Ramsar announces first 18 Wetland Cities

Posted on October, 25 2018

WWF supported the development of this transformational urban wetlands initiative and the accreditation of four cities
The world now boasts its first Ramsar Wetland Cities.
Eighteen cities from seven countries – China, France, Hungary, Madagascar, South Korea, Sri Lanka and Tunisia – received the prestigious accreditation during a boisterous ceremony at the 13th Conference of the Parties to the Ramsar Convention on Wetlands (COP13) in Dubai.
This flagship ceremony was the culmination of a process that began back in 2012 – a process that WWF has supported wholeheartedly since the start, including backing the adoption of the Wetland Cities resolution at COP12 in Uruguay.
The Wetland City Accreditation scheme encourages cities in close proximity to and dependent on wetlands – especially designated Ramsar Wetlands of International Importance – to promote the conservation and wise use of urban and peri-urban wetlands, as well as sustainable socio-economic benefits for local people.
This initiative also represents a direct link between Sustainable Development Goal 11 – “Make cities and human settlements inclusive, safe, resilient and sustainable” – and SDG6 – “Ensure availability and sustainable management of water and sanitation for all”.
“Healthy wetlands are a critical to resilient, sustainable cities in the face of climate change, as they provide the best natural defence against extreme floods and storm surges as well as filtering water for people and businesses,” said Dean Muruven, Head of WWF Delegation at COP13.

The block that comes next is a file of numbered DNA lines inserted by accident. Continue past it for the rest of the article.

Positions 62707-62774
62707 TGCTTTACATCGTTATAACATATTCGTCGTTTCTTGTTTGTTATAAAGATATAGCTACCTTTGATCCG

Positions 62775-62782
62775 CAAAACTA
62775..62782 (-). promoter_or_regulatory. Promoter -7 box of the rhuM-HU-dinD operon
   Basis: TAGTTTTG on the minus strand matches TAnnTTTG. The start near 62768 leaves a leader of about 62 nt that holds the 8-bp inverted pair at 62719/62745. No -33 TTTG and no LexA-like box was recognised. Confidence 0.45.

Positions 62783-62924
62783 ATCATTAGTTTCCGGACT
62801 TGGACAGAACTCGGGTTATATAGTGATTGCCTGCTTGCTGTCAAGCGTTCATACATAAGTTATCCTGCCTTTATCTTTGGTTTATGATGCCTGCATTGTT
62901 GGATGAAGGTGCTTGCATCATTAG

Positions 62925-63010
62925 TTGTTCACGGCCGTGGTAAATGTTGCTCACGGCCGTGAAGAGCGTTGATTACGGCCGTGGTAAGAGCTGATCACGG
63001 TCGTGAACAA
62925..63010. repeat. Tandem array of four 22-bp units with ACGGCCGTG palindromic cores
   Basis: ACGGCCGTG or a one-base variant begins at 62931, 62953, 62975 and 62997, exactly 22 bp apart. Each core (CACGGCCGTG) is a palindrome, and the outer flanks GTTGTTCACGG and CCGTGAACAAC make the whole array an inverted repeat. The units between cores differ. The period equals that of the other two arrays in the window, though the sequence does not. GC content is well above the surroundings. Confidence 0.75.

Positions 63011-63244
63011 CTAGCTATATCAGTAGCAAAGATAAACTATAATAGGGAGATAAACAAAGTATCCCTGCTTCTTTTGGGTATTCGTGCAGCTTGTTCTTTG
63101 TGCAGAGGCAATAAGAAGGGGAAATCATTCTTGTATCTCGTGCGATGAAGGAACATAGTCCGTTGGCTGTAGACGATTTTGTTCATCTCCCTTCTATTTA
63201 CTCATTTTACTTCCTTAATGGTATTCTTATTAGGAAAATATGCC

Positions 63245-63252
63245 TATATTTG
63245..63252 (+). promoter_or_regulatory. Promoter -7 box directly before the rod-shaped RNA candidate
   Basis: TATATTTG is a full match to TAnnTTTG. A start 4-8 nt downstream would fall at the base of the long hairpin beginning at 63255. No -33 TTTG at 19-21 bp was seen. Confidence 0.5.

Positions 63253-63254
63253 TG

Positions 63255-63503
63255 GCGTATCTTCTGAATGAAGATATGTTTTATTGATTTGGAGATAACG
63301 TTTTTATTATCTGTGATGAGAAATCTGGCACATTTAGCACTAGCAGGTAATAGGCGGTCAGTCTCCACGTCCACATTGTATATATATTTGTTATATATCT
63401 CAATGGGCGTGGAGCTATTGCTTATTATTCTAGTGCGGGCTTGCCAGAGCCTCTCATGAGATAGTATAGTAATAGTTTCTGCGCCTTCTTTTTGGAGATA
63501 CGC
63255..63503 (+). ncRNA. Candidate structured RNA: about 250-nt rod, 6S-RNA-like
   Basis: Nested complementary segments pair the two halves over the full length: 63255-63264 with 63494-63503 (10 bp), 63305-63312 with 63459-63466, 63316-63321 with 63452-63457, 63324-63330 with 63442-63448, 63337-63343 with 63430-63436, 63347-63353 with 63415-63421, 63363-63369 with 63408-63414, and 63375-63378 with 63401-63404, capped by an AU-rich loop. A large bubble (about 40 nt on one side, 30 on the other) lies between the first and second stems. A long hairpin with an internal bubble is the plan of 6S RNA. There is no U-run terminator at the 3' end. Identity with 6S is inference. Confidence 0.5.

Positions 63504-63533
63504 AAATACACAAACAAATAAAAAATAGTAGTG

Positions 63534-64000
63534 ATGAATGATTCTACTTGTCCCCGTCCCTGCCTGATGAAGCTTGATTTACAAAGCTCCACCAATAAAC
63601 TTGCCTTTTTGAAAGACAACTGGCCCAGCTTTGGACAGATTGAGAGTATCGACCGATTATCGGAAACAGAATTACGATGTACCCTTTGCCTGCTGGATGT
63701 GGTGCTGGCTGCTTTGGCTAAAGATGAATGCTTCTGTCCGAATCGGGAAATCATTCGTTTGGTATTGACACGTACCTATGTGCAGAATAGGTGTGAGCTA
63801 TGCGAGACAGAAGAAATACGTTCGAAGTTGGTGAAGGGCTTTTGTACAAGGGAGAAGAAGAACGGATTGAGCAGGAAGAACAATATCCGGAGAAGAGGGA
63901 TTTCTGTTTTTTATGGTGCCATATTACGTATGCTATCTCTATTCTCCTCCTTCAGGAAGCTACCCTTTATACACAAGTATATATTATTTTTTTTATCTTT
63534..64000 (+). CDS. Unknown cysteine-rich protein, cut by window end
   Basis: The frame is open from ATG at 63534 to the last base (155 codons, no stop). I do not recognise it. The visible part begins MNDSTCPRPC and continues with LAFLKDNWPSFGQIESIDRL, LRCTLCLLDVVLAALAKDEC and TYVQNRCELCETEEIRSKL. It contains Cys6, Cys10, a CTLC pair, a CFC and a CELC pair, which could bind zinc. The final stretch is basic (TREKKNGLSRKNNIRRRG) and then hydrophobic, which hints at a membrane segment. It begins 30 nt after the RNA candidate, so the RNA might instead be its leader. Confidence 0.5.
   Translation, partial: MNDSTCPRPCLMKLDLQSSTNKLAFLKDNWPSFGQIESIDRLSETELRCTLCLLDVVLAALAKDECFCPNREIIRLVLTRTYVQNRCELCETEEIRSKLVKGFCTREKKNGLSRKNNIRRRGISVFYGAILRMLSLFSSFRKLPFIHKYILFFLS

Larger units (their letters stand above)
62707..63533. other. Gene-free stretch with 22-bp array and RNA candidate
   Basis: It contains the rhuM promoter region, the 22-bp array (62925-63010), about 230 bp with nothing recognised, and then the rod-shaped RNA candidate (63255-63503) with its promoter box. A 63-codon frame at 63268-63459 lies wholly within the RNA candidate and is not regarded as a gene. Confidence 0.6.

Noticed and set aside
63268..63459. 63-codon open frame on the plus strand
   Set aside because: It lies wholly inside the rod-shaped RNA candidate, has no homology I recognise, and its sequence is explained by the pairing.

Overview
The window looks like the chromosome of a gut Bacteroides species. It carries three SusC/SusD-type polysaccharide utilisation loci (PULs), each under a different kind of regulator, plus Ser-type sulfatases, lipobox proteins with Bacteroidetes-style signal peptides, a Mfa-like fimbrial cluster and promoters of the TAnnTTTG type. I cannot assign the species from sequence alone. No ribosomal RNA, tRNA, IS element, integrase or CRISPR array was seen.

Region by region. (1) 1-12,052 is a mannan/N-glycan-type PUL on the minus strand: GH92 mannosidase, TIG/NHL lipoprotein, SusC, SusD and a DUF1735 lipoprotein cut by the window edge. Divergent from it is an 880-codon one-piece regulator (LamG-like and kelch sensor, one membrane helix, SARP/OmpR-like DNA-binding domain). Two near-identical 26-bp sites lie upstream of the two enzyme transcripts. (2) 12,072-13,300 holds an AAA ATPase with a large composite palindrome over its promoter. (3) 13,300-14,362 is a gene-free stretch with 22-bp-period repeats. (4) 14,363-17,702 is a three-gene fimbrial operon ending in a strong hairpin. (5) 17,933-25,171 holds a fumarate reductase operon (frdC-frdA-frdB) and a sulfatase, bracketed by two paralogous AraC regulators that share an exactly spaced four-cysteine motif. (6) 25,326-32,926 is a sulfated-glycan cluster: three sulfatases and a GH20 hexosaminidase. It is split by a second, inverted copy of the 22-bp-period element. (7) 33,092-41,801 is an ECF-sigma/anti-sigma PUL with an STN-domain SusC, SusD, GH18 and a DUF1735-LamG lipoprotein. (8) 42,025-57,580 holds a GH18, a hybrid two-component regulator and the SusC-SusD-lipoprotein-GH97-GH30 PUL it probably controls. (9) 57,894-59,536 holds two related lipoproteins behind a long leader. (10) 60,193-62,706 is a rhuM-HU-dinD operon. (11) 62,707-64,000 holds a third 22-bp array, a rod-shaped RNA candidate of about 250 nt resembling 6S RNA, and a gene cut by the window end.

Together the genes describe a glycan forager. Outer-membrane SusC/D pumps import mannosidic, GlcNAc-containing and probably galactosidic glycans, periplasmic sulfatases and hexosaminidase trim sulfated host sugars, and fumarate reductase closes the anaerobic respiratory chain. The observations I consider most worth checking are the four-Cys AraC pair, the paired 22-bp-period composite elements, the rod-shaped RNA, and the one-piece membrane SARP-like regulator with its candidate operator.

“WWF supported a number of these cities to secure Wetland City Accreditation and look forward to working with other cities around the world to conserve and restore their wetlands – and subsequently join this prestigious list of Ramsar wetland cities,” added Muruven.
WWF worked with the city authorities and communities in the Tunisian city of Ghar el Melh, which inspired this transformational intiative, and in three Chinese cities – Changde, Changshu and Haerbin, which boast a combined population of 23 million.
“These pioneer cities have taken exceptional steps to safeguard their urban wetlands and will serve as examples and inspire other cities towards sustainable urbanization,” said Martha Rojas Urrego, Secretary General of the Ramsar Convention, during the ceremony.
“As cities grow and demand for land increases, the tendency is to encroach on wetlands, which are often viewed as wasteland,” added Urrego. “But urban wetlands are prize land not wasteland and therefore they should be integrated into the development and management plans of cities.”

The accredited cities are:

China – Changde, Changshu, Dongying, Haerbin, Haikou, Yinchuan
France – Amiens, Courteranges, Pont Audemer, Saint Omer
Hungary – Lakes by Tata
South Korea – Changnyeong, Inje, Jeju, Suncheon
Madagascar – Mitsinjo
Sri Lanka – Colombo
Tunisia – Ghar el Melh
Ghar el Melh in Tunisia, a wetland city
© Sana Mzoughi
Ceremony of Ghar el Melh, Tunisia being announced as one of the first Ramsar Wetland Cities
Chengde city wetland
The City Accreditation Ceremony at Ramsar COP13
Birds in a city wetland in Chengde, China